Blasphemy of the Holy Spirit

On one occasion when Jesus cast out demons, the Pharisees accused him of doing it by the power of Satan, the prince of demons (Matt 12:22-24; Luke 11:14-16). Jesus replied that if the prince of demons used his own power to cast out demons, he would be creating civil war in his own kingdom. He would be destroying himself. The only way a strong man can be defeated is if a stronger man overpowers him. In casting out demons Jesus showed that he was stronger than Satan. His reign, which would result in the destruction of Satan, had begun (Matt 12:25-29; Luke 11:17-22).

God could forgive the doubts and misunderstandings people had about Jesus, but he would not forgive their defiant rejection of the clear evidence that all Jesus’ works were good and that they originated in God. Those who called God’s Spirit Satan, who called good evil, had put themselves in a position where they had no way of acknowledging God’s goodness. Therefore, they had no way of receiving his forgiveness (Matt 12:30-32).

The good works that Jesus did were evidence of his goodness, just as good fruit is evidence of a good tree. Likewise the evil works of the Pharisees were evidence of their evil hearts, and this evidence will be used against them in the day of judgment (Matt 12:33-37).

Again the Pharisees asked Jesus to perform a miracle as a sign that he was the Messiah, and again Jesus refused. The only sign would be his resurrection from the dead, which would be the Father’s unmistakable confirmation that Jesus was his Son. By their rejection of Jesus, they were guaranteeing that in the judgment day they would be in a far worse position than the heathen. The queen of the Gentile kingdom of Sheba recognized Solomon’s wisdom, and the people of the heathen city of Nineveh repented at Jonah’s preaching, but the Jews of Jesus’ time stubbornly refused to accept him as the Messiah (Matt 12:38-42; Luke 11:29-32).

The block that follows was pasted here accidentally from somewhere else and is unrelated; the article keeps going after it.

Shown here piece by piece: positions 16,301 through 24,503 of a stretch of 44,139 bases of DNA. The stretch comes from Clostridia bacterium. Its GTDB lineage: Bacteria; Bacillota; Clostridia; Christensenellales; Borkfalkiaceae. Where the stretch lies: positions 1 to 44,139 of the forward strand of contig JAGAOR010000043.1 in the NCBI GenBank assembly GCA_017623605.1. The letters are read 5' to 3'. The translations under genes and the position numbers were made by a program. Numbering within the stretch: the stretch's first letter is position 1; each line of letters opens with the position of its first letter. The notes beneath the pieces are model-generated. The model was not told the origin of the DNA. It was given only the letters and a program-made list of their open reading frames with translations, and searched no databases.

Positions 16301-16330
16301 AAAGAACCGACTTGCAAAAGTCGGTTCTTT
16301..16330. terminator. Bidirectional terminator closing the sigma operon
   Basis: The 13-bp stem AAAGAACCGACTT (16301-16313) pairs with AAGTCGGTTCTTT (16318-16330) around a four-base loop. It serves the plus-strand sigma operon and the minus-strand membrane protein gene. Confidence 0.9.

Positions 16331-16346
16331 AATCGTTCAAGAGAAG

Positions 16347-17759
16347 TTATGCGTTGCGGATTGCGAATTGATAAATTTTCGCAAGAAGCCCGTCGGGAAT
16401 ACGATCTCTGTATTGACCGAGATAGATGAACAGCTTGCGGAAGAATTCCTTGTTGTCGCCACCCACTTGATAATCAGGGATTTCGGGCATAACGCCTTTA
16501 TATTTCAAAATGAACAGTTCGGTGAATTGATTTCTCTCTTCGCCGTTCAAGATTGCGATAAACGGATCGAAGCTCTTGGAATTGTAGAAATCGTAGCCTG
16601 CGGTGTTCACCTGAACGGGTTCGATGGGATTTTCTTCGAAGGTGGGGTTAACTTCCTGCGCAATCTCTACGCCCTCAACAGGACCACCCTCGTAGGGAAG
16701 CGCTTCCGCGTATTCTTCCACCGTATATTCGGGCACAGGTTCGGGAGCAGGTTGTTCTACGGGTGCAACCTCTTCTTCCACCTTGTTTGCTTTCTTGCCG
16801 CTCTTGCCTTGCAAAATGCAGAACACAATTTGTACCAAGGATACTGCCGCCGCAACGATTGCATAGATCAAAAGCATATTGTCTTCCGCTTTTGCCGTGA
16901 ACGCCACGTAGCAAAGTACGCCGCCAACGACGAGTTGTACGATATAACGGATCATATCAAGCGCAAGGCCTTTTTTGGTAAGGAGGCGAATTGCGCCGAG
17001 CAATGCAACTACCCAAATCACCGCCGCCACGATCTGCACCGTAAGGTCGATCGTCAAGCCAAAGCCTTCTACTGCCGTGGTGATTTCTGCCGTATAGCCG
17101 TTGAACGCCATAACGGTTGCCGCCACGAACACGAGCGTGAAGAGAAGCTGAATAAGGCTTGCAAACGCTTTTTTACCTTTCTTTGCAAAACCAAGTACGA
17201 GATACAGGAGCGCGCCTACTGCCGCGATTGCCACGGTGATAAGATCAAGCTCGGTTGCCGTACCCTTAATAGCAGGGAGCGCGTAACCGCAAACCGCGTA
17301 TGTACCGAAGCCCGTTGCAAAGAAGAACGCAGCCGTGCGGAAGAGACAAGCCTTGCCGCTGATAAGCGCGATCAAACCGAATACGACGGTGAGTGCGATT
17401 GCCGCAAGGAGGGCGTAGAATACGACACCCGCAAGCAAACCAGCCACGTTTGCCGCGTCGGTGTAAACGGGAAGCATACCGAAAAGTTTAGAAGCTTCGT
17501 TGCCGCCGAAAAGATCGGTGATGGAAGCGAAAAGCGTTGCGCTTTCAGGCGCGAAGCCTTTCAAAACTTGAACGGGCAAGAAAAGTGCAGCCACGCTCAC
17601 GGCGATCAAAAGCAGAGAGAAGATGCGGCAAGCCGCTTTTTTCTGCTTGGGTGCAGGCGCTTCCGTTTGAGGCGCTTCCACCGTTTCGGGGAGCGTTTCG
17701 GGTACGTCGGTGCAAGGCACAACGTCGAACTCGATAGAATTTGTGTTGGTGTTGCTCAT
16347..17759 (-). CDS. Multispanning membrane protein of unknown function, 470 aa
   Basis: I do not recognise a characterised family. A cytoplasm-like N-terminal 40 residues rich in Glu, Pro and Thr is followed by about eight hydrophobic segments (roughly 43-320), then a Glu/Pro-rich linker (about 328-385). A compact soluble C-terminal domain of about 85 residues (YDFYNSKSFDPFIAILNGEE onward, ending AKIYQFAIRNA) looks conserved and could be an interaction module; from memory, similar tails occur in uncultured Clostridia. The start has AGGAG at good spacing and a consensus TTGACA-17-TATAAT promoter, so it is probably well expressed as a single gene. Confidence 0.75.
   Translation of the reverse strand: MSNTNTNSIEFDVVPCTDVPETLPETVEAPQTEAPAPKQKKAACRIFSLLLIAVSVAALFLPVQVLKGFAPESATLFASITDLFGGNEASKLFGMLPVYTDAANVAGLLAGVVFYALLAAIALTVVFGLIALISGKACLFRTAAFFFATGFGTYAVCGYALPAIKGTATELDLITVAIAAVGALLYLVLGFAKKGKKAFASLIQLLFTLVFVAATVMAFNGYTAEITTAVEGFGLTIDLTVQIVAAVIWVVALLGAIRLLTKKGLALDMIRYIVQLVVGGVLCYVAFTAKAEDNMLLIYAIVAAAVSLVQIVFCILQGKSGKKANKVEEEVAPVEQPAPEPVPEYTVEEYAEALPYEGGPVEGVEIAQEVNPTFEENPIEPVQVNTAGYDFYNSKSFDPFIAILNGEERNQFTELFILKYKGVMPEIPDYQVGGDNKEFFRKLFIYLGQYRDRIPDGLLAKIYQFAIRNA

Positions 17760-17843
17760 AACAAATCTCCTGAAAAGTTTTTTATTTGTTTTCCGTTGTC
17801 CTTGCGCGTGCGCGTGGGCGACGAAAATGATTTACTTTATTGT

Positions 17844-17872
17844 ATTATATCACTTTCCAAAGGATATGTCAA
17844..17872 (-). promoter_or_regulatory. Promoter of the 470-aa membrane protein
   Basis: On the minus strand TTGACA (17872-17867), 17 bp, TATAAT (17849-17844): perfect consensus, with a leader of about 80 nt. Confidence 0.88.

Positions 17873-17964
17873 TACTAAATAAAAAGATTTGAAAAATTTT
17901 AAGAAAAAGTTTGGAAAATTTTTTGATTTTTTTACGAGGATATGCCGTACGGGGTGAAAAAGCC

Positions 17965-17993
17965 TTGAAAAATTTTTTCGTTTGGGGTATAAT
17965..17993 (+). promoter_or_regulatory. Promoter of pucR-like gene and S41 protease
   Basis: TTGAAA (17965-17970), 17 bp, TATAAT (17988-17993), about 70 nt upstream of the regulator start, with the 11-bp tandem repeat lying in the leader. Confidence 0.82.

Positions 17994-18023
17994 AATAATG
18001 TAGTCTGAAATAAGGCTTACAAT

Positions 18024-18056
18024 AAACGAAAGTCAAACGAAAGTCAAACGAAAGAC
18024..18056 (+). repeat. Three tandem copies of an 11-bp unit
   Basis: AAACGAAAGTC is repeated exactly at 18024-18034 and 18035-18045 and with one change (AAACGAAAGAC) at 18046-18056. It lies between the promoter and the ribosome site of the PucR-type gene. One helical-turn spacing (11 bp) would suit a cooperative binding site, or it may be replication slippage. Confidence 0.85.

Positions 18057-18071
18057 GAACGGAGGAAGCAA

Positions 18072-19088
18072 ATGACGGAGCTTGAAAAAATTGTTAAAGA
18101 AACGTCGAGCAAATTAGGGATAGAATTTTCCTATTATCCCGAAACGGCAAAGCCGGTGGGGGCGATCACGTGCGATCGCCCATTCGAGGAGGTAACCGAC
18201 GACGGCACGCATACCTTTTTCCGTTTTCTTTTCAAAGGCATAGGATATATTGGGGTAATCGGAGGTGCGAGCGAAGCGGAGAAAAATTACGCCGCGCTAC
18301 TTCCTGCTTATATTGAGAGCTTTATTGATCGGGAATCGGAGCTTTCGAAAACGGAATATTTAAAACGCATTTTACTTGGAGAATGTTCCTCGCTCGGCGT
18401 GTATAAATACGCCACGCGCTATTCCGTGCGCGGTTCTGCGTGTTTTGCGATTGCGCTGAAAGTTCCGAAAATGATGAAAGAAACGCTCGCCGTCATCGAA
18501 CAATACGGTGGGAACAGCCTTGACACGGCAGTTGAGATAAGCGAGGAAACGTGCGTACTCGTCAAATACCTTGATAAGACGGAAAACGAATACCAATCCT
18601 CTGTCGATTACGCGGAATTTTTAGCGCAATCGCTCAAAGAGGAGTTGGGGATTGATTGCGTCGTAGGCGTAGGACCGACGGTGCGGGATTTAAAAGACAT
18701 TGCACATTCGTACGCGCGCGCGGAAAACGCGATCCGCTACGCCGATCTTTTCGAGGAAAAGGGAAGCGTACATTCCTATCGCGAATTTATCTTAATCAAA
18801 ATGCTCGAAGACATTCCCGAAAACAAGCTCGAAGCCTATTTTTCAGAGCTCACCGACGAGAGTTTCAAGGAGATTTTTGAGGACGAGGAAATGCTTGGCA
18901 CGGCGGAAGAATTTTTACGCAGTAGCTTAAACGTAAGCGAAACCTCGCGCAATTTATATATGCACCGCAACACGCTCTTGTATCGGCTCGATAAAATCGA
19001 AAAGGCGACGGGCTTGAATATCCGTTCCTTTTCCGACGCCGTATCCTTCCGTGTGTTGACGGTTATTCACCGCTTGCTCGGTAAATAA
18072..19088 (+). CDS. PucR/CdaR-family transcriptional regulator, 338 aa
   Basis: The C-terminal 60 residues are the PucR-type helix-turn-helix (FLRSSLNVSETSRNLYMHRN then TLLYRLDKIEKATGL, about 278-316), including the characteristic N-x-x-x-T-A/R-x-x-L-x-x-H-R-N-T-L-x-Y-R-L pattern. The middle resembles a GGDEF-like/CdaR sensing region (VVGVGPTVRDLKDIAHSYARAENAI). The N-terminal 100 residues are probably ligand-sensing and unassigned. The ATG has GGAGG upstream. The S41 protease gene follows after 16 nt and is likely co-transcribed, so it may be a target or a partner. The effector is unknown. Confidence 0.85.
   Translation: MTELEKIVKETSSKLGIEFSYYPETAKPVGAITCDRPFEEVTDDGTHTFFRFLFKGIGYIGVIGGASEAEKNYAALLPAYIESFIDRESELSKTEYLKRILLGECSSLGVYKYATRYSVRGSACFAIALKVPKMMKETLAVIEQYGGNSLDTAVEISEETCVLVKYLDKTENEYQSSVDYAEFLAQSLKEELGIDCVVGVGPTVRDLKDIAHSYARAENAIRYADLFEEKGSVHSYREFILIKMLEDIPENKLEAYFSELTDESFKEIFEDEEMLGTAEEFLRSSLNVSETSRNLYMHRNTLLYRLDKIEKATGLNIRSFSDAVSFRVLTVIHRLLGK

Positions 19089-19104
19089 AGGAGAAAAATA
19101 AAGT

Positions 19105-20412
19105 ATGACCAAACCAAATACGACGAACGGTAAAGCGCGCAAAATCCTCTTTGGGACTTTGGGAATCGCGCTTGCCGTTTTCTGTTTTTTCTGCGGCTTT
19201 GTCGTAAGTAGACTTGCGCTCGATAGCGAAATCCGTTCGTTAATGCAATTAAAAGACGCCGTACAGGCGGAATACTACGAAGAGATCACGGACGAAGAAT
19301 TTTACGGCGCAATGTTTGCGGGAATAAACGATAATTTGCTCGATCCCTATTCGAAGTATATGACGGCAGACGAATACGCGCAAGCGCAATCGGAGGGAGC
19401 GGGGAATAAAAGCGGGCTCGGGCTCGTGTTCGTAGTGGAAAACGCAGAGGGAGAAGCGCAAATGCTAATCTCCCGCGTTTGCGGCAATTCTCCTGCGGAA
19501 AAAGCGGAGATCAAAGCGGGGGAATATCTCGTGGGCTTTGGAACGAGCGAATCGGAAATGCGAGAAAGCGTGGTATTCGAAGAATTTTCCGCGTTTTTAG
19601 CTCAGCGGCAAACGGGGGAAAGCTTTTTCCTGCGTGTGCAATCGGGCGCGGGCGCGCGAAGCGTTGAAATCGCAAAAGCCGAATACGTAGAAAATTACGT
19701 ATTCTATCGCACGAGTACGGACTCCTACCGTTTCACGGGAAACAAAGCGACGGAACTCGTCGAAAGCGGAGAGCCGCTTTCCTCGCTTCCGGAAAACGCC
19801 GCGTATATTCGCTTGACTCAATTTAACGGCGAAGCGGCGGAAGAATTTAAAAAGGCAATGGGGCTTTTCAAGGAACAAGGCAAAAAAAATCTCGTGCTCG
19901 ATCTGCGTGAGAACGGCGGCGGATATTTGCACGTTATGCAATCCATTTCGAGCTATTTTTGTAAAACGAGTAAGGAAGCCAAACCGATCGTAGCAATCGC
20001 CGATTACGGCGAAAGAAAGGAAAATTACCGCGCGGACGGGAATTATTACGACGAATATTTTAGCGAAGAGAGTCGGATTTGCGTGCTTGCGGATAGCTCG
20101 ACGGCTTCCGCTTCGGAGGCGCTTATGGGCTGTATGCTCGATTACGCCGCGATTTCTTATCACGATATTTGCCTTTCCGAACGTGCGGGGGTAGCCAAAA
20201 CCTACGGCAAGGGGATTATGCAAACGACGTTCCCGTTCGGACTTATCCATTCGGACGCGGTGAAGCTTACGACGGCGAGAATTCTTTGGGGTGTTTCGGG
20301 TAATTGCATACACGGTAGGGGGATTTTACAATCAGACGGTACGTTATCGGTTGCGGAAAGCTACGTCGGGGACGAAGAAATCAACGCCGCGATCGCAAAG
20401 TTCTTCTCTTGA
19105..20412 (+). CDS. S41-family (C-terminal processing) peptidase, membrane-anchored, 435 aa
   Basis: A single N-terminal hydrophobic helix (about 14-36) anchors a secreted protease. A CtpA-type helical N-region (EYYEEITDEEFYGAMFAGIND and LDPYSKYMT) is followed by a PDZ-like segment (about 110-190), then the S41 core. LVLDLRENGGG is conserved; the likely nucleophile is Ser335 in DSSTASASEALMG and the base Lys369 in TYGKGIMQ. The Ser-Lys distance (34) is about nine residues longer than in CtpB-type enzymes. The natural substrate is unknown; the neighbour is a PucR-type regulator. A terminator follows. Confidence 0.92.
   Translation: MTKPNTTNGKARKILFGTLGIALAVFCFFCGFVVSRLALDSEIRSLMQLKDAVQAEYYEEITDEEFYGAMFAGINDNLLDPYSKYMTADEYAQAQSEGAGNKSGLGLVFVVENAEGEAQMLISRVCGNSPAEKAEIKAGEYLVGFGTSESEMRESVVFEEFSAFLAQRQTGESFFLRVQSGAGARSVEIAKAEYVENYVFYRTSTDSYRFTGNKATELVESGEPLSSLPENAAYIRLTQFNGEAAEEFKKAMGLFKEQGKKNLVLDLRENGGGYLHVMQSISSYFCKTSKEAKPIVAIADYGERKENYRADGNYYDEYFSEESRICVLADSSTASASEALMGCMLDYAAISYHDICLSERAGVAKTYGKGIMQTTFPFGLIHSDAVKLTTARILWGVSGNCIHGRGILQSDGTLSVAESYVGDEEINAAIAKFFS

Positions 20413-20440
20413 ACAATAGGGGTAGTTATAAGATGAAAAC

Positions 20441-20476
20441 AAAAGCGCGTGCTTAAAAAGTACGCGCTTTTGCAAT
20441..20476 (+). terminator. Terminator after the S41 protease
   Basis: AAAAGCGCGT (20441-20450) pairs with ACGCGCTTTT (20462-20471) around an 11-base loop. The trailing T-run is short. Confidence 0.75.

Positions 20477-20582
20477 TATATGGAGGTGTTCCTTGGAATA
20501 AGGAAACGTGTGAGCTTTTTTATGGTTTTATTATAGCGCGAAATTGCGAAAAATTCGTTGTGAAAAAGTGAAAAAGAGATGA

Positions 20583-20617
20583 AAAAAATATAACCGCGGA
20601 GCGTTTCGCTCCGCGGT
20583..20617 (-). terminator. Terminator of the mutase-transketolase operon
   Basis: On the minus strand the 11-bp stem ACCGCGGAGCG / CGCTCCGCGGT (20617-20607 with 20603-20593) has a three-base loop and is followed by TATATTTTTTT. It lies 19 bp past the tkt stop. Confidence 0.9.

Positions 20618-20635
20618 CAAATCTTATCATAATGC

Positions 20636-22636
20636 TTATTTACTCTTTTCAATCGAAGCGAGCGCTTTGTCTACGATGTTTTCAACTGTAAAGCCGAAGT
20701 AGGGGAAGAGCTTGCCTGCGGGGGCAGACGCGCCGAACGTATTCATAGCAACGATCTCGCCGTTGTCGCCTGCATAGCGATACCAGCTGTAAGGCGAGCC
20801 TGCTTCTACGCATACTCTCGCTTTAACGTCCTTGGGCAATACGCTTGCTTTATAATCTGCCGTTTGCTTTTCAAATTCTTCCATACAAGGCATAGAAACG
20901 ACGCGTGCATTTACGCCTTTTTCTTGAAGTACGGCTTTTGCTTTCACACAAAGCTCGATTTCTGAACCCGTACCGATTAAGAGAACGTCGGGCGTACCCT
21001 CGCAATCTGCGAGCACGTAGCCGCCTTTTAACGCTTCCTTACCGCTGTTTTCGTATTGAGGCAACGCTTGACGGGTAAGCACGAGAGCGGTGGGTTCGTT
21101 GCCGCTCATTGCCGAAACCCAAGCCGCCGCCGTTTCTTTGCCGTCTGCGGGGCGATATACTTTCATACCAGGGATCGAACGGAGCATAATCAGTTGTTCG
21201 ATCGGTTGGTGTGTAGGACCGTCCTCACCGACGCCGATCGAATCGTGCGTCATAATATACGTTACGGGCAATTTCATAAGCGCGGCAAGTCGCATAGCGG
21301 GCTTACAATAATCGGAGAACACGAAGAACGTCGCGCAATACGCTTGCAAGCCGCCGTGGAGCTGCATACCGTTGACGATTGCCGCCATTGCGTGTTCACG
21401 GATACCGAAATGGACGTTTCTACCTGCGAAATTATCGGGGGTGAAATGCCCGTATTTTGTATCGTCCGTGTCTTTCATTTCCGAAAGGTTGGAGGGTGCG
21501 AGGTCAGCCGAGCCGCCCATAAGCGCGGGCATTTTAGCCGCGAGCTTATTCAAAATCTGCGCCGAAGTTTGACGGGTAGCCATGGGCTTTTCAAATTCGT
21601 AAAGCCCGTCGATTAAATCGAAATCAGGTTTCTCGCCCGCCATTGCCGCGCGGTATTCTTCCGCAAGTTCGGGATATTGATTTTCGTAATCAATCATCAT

Jesus gave an illustration to show that people could not remain neutral. If they were not whole- heartedly committed to him, in the end they would be against him. They would be like a person who benefits temporarily by being cleansed of demons, but because he does nothing positive to fill his life with better things, he becomes possessed by even worse demons. The people of Jesus’ time benefited

 

temporarily from his gracious ministry, but if they did not positively turn from their sin and accept him as the God-sent Saviour, they would in the end be under a more severe condemnation than they were originally (Matt 12:43-45; Luke 11:23-28).

If people allowed God’s light to shine into their hearts, it would drive out the darkness and enable them to take this light to others. But if they rejected the light, the darkness within them would become even darker (Luke 11:33-36).

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